On the lighter side of the spectrum, Mister Spock was patiently waiting for me in this work called “Mirror Universe”; like the artist herself, I too remember the 1967 Star Trek episode “Mirror, Mirror” in which a transporter mishap switches the crew of the Enterprise with their evil counterparts, trapping them in a “savage parallel universe.”

That image could be seen through a hemispherical mirror:

I loved the work of the super talented Dutch Artist, Pieke Bergmans:

Liquid light bulbs or “Light Blubs” as she calls them are hand blown bulbs presented attached to pendant and desk lamps or resting on old office furniture.

I met the artist, Aurore Vermue, posing with the spectacular pin and button artwork of Ran Hwang,

in front of the fabulous Kashya Hildebrand gallery:

A nice discovery for me was the work of Katayoun Rouhi; she uses Persian calligraphy in her perspectives; I particularly liked this painting with the little girl in a forest of poetry:

I was the only one bending to be able to read the writings that were all upside down:

Nick Gentry’s portraits made of floppy disks were interesting in their own way:

I had forgotten these disks, superseded by other storage media in only a few years…

These beautiful objects by Winus Lee Yee Mei were called “a group of boobs”:

it was hard not to touch!

The show took a turn for the whimsical with Mauro Perucchetti: from the three little pigs to giant pills and all in Swarovski crystal, resin and arylic,

I liked his “gay” superheroes:

These little child-figures covered with brightly dyed hanji-made scales in yellow and silver are the work of Sun Rae Kim who created these bodiless suits after her daughter, Tscho-Young; they were so cute:

The mind blowing opposite was Jan Fabre’s insect covered sculptures; the Belgian Fabre is a multidisciplinary artist, designer, sculptor, playwright and stage designer. I Just found out that he likes these jewel scarabs because of his great grandfather who’s been a famous entomologist. Yeap, these are beetles people!

The other Belgian great was Wim Delvoye and his persian carpet clad real stuffed pig. This sold for 180,000 euros and I am sure the buyer wasn’t an Iranian!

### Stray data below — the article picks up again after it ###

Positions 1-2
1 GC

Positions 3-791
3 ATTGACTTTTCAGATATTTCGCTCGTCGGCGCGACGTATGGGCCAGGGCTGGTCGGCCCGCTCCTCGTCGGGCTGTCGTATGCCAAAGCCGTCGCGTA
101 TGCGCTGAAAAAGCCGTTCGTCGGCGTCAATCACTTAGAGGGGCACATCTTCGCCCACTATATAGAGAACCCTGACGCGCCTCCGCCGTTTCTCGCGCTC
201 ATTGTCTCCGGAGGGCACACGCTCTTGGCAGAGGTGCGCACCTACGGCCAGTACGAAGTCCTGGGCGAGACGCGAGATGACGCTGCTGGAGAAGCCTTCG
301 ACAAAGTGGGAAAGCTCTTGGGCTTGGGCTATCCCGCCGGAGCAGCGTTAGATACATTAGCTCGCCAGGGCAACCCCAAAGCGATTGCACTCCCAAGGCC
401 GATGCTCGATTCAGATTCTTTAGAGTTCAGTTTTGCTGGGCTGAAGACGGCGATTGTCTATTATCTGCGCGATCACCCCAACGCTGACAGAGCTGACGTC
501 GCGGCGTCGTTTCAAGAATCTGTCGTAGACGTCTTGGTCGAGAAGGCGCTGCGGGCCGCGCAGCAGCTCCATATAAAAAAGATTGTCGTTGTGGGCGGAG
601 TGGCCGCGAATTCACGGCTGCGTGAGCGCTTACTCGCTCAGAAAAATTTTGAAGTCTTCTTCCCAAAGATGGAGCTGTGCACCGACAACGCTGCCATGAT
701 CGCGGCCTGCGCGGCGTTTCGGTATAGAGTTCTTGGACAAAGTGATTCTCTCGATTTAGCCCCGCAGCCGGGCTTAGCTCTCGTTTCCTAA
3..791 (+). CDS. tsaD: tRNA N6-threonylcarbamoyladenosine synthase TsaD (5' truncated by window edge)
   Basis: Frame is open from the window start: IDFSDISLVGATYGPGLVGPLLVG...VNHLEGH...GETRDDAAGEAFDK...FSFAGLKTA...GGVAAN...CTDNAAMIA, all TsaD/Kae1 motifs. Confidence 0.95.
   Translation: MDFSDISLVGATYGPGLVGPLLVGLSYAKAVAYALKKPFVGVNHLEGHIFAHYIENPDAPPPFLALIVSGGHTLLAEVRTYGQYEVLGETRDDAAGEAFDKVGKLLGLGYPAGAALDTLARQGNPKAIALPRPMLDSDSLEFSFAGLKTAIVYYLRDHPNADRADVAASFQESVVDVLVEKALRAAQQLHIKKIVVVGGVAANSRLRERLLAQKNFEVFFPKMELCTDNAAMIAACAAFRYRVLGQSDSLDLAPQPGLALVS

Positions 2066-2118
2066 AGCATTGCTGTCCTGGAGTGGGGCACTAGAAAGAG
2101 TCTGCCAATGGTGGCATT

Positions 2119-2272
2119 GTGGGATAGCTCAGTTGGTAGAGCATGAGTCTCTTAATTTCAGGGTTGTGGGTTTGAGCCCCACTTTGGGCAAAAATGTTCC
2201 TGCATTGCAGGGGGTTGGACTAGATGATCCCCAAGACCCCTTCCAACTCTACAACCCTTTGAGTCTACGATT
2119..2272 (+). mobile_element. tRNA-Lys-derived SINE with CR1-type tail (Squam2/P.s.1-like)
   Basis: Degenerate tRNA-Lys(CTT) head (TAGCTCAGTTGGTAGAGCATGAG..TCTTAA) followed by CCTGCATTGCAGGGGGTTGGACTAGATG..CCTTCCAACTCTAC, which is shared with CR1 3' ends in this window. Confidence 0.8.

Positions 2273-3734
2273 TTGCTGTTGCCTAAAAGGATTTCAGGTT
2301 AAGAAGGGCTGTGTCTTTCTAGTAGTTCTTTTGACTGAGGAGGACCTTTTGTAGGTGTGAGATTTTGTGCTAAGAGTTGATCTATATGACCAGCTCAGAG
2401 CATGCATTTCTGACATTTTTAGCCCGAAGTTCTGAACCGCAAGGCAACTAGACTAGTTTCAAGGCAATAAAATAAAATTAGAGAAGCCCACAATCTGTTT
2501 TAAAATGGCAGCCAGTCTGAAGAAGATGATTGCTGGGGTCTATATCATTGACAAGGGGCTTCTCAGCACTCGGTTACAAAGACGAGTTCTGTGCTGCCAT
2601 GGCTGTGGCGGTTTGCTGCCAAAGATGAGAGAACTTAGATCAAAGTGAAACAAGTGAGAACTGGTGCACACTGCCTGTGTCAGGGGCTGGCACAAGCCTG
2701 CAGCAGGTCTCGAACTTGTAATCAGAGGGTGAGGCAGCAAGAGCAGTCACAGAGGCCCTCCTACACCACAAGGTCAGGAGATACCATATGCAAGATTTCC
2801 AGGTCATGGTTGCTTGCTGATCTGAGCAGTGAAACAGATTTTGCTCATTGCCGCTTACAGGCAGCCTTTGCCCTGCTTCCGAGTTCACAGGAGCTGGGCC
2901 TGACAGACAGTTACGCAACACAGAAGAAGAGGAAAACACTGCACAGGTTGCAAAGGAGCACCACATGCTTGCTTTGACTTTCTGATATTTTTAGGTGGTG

On a more serene note, Gonkar Gyatso, the Tibetan artist, had “Buddha in modern Times”. You could spend an hour exploring little stories embedded in the image:

I liked the straightforward “Paris Block” by Ralph Fleck; I discovered his site and loved his “figures”.

Persian artists being a hot commodity, Kambiz Sabri was the other Iranian artist showing his sculptures like this funny “pillow”:

So to recap, I went from Philippe Pasqua‘s gory skulls (which by the way I love),

to the sublime Kim Kyung Soo’s “the full moon story”:

Her photos were truly arresting; pure poetry…

And in all this, Albert Watson’s David Bowie was sleeping:

I am very happy I got to know some of these artists’ works; take the time to discover them for yourself. The post has all their links.

Alireza Darvish, the amazing bibliophile

I was blown away a couple of years ago by the work of the super talented Alireza Darvish, and I would like to share it with you; he is in love with books and the way he illustrates with them, makes every bibliophile swoon…

This is his Egyptian version:

I fell in love with Darvish’s “fish-book” below:

I am reading the new translation of Cervantes’ Don Quixote (my first time) so the following image rings closer:

Darvish becomes playful with his “interbooks”,

The problem of too many books and not enough time:

He’s having fun with the reverse situation too:

the one man book:

He uses books as bridges (I love the methaphor…),

Bu I still love Alireza Darvish’s illustrations when he becomes whimsical like in this one where the woman is reading to the mermaids:

I like his animals,

he gets poetic…

Don’t be fooled by the phantasmagorique side of Alireza Darvish, he has a darker side:

and a way darker side:

but he remains delightful and great to discover!

Visit his site here.

Take a look at his fantastic animations here.

In BBC here.

Marbella, the beautiful woman by the sea

I just got back from Marbella, Spain, where the weather is hot, the sun’s always shining and the colors are intense (at least in July).